The Board of Deputies’ appalling lack of clarity in response to the Kairos document

This is a guest post from Jonathan Hoffman

The Board of Deputies of British Jews has published “Zionism: A Communal Response.”

A response to what, precisely?

Its a response to the so-called Kairos document issued by a group of Palestinian Christian theologians in December 2009.

That document is far from even-handed. It speaks of ‘occupation’ without acknowledging the withdrawal from Gaza; fails to say that the separation fence has saved hundreds of lives because it has all but eliminated suicide bombers; wrongly suggests that Israel disregards international law; suggests that Israel is practising ‘collective punishment’; appears to sanction terror (“Resistance is a right and a duty for the Christian”); and supports a boycott of Israeli goods. It portrays Israel’s creation as a response to Western guilt over the Holocaust, rather than as a legitimate expression of Jewish self-determination.  It even refers to Israeli occupation as “a sin against God.

CAMERA has noted that the Kairos document has many similarities with a memorandum issued by Arab Christians in 1967 entitled “What is Required of the Christian Faith Concerning the Palestine Problem.”

So the Board’s document knocks these tropes on the head, right?


Rabbi Wittenberg’s piece addresses the Holocaust point but none of the others.

Rabbi Bayfield doesn’t really attack any of the Kairos tropes.

Dan Rickman (who posts at the Guardian’s Comment is Free as “leftwingorthodoxjew”) says that the Kairos document was written out of “a feeling of pain and distress” and then fails to take it on. (He does note the unbroken history of Jewish life in the Holy Land).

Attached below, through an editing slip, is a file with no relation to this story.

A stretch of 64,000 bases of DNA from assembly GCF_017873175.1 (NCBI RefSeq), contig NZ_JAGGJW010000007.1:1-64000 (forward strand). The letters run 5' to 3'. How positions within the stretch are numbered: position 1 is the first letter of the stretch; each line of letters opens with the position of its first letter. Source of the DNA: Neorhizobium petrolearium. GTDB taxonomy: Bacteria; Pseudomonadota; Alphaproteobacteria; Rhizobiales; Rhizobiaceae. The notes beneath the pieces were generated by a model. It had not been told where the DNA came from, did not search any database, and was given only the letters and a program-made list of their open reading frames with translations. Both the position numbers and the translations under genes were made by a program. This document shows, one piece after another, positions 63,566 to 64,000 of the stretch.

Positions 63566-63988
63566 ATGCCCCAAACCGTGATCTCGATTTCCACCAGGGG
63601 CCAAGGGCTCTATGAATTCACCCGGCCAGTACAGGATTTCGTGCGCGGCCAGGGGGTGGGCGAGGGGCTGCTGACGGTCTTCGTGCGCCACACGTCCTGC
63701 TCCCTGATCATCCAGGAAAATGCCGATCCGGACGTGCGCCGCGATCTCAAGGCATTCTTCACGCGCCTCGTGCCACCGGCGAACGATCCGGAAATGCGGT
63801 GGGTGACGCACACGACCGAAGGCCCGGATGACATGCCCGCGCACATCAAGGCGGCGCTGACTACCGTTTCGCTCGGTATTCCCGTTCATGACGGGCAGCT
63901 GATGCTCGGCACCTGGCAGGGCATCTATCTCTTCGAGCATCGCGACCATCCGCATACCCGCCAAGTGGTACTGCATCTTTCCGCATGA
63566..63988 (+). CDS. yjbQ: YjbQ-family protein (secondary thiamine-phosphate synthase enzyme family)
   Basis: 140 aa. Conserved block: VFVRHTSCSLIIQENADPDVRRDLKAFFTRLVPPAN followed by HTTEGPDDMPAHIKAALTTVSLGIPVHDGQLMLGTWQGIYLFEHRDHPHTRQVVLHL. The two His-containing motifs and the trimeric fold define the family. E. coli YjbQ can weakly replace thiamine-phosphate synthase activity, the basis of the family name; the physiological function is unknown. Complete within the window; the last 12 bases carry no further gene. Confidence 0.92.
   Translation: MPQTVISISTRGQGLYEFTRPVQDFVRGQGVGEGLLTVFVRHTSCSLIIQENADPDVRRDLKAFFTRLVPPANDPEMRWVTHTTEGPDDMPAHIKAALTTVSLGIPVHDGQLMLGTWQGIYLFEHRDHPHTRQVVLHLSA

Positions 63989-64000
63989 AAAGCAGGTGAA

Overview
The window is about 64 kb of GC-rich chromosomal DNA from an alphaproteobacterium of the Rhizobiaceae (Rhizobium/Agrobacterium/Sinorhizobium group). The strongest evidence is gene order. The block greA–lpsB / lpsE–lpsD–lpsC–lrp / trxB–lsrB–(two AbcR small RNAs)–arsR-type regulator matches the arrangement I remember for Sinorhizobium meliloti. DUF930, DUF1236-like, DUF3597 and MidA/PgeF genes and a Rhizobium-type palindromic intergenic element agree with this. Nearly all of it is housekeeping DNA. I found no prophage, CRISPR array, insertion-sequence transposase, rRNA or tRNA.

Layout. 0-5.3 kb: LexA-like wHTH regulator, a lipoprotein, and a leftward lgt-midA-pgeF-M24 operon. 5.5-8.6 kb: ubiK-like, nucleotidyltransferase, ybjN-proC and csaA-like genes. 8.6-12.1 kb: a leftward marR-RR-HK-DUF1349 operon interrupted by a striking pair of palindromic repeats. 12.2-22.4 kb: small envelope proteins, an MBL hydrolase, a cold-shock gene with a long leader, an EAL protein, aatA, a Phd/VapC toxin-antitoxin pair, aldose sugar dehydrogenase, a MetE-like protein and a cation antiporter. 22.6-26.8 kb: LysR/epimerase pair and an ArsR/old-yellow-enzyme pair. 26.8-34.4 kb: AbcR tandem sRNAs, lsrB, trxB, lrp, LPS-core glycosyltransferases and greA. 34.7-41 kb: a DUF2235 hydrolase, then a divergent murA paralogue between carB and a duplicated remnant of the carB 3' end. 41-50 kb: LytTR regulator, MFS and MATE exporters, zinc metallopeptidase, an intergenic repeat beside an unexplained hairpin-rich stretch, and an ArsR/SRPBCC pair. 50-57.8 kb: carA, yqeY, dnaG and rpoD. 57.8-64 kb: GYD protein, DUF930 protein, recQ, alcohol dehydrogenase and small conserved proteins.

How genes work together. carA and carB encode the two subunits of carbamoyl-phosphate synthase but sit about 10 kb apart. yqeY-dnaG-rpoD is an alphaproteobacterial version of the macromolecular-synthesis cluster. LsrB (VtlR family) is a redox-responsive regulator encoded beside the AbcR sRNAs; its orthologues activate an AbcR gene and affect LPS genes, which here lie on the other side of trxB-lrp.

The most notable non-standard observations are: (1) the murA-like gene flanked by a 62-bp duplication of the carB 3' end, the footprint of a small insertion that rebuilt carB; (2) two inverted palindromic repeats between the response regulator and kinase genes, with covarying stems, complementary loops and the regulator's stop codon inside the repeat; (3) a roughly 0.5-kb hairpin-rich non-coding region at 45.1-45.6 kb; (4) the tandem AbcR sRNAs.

Rabbi Danny Rich (who’s on the Board of Patrons of the far left site, JNews) also notes the historic links of the Jews with the Holy Land. He then outlines ten biblical principles. Incredibly he sees moral equivalence between the Israeli case and the Palestinian case:

“There is little evidence of these principles being applied on either side of the divide.”

Even more incredibly he seems prepared to give up the Jewish State:

“At one time a binational state might have been a possibility, but in the absence of support for it from the mainstream of either side partition seems to be the only viable option.”

This fits in with (and casts light on) his refusal to see the advocacy of “One State” as antisemitic.

It is utterly bewildering how he manages to square this with remaining as a Patron of the Zionist Federation. Surely in all conscience he should step down.

In its conception, choice of authors and execution, this is a document that should never have seen the light of day. That it did so once again underlines that UK’s Jewish leadership unbelievably still does not ‘get it’ when it comes to delegitimisation and vilification of Israel. Just what will it take?

I should add that I am a member of the Board of Deputies and indeed am on the International Division which should surely have seen this publication well before it saw the light of day. But it didn’t.

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